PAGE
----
Claire Strickett rediscovers the influence of Le Corbusier, the inspiration behind Glasgow’s post-war architectural renaissance.
Post-war Glasgow faced housing problems on a vast scale. Thousands of people lived in slum conditions and the Victorian city’s infrastructure was rapidly becoming outdated. Something had to be done – and so Glasgow’s city fathers embarked on a series of hugely ambitious development projects that were to radically alter the face of the city and the lives of its inhabitants. Their quest for a new direction led them to the ideas of Le Corbusier.
The work of French architect and urban planner Le Corbusier can be seen at an exhibition hosted by The Barbican in London. Considered by many as the greatest architect of the 20th century, Le Corbusier failed to have a single commission built in Britain, and he’s hardly a household name. Despite this, he’s arguably had more of an impact on changes to Britain’s urban landscapes than any other single figure, and in few places more so than Glasgow.
Le Corbusier was one of the great pioneers of modernism, eschewing unnecessary ornamentation, building upwards to minimise structures’ “footprints” and embracing new methods and materials. Indeed, he was a particular fan of concrete and a great believer in the power of urban planning, wholeheartedly embracing new technology, especially the automobile. Le Corbusier was convinced that carefully engineered urban landscapes could make their inhabitants’ lives more efficient, healthier and happier, and couldn’t bear the unplanned, unsanitary muddle of most European cities. In the 1920s, for example, he proposed the wholesale demolition of Paris’ Right Bank, to be replaced by a geometric arrangement of skyscrapers amidst landscaped parkland. More of a publicity stunt than a realistic proposal the plan was, somewhat understandably, not adopted by the Parisian authorities.
Yet it isn’t hard to see how Le Corbusier’s approach must have appealed to the post-war leaders of Glasgow, and in 1947, city councilors visited Marseille to inspect mid-rise housing devised by Le Corbusier. They planned to re-invent the old, haphazardly organised Victorian city as a modern metropolis, and Le Corbusier’s visions of sweeping motorways linking sleek, geometric structures was about as far from the old Glasgow as you could get. His influence is obvious in the astonishing vision of the new Glasgow put forward by the city’s chief planner, Sir Robert Bruce. The ‘Bruce Report’ proposed the complete demolition of Glasgow town centre.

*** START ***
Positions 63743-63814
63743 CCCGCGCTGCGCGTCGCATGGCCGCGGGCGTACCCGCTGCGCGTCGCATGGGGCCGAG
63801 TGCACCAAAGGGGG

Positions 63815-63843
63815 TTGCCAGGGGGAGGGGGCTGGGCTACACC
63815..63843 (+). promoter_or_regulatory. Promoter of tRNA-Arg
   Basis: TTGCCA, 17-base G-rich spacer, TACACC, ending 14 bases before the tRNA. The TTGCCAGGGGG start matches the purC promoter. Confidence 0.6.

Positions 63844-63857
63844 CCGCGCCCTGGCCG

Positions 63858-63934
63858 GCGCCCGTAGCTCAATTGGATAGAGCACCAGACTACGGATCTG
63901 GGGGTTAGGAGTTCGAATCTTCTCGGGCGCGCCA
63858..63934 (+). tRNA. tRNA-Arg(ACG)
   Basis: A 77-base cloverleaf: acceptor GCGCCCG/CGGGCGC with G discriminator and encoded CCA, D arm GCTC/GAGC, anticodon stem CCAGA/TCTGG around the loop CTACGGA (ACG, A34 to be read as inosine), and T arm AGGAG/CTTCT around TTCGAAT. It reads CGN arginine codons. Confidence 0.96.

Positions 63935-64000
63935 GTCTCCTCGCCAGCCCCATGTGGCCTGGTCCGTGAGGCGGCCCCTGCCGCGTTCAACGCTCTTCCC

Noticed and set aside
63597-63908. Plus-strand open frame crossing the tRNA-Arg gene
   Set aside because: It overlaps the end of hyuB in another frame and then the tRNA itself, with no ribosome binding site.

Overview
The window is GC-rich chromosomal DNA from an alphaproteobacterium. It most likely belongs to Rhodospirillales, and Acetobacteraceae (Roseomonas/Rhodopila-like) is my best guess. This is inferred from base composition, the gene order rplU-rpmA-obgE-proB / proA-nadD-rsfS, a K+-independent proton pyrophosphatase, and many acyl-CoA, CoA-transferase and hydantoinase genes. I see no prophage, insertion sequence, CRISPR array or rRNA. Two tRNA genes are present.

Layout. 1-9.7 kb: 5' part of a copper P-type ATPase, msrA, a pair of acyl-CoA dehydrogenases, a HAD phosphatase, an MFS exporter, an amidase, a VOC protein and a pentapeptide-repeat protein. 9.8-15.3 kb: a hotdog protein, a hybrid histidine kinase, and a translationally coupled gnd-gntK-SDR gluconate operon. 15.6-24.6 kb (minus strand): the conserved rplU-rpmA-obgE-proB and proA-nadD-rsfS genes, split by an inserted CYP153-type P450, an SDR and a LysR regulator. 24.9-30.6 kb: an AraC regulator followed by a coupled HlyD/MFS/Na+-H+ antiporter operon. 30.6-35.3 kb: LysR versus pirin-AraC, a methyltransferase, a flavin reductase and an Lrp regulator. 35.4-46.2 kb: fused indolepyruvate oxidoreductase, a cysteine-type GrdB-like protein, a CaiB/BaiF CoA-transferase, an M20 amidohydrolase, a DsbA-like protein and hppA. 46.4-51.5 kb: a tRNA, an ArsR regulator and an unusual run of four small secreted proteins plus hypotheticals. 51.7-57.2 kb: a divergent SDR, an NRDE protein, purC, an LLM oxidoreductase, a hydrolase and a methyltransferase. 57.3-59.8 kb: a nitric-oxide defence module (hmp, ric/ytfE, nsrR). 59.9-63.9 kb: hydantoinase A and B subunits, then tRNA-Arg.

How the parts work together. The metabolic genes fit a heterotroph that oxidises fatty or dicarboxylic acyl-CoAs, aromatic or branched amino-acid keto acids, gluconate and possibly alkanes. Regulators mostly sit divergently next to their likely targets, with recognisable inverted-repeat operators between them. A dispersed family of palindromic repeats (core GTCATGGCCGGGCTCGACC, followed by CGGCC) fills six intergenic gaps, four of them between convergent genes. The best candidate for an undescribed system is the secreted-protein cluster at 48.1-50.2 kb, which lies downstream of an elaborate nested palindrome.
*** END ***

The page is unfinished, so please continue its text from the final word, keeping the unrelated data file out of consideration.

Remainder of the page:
In its place – a system of regular tower blocks, ringed by a motorway, built in districts according to function. Like Le Corbusier’s plan for Paris, Bruce’s modernist utopia/dystopia was too extreme to be feasible. Nevertheless, the final approved plans for Glasgow did indeed see huge swathes of the city demolished. Sadly much that resulted from this period of redevelopment has since become a byword for failures in town planning and social housing – the infamous Red Road flats, for example, or the ‘Hutcheson C’ development in the Gorbals, directly inspired by Le Corbusier’s ‘Unité d’Habitation’ complex in Marseille, and demolished in 1993.
How did we get from Le Corbusier’s modernist ideals to such failures on the part of his British disciples? Some would argue that his ideas were unrealistic and dehumanising from the very start, placing too much emphasis on order and planning at the expense of an understanding of the importance of tradition, individuality and community needs. This is perhaps unfair and doesn’t take into account the fact that many of his theories were either misunderstood or poorly implemented by the Glasgow planners. Le Corbusier believed in simplifying people’s lives by placing amenities within easy and convenient reach – within one building, if possible. By contrast, many housing developments around Glasgow were poorly served by public transport, lacked essential facilities, and required their inhabitants to travel long distances. He envisioned housing blocks as relatively self-contained, close-knit communities. Yet, slum clearance and re-housing in Glasgow achieved the opposite, breaking up just such communities irrevocably. Building systems and materials suitable for the sunny south of France soon degraded, or led to terrible problems with damp when employed under Scotland’s rainy skies. A lack of funds meant that corners were cut in both design and construction, and the money required to maintain many of the new buildings in a habitable state never materialised.
Perhaps the biggest problem was the way that Glasgow’s planners saw poor living conditions almost as a cause and not as a symptom of far deeper, underlying economic and social difficulties. With the city’s economy in post-industrial decline, it was unrealistic to have hoped that redevelopment could solve such problems. Yet to tar all of Glasgow’s modernist monuments with the same brush because of the high-profile failures would be equally closed-minded.
As Glasgow re-emerges as a vibrant and relatively prosperous city, we’ve come to embrace the Victorian architectural heritage that post-war planners condemned and to regret their ‘demolish, don’t refurbish’ policy. Perhaps it’s time for us, in the 21st century, to learn to appreciate some of the modernist structures that are their legacy, rather than repeating that same mistake again. To see some Corbusier-inspired Glasgow structures for yourself, take a wander down to the 1964 College of Building and Printing, or the more recent Matrix building along Cowcaddens Road, both of which pay homage to the Unité d’Habitation. And next time you struggle to cross the M8, one of the few realised elements of the Bruce Report, you can judge for yourself how well Le Corbusier’s vision of pedestrians and cars existing in integrated harmony has worked out for Glasgow.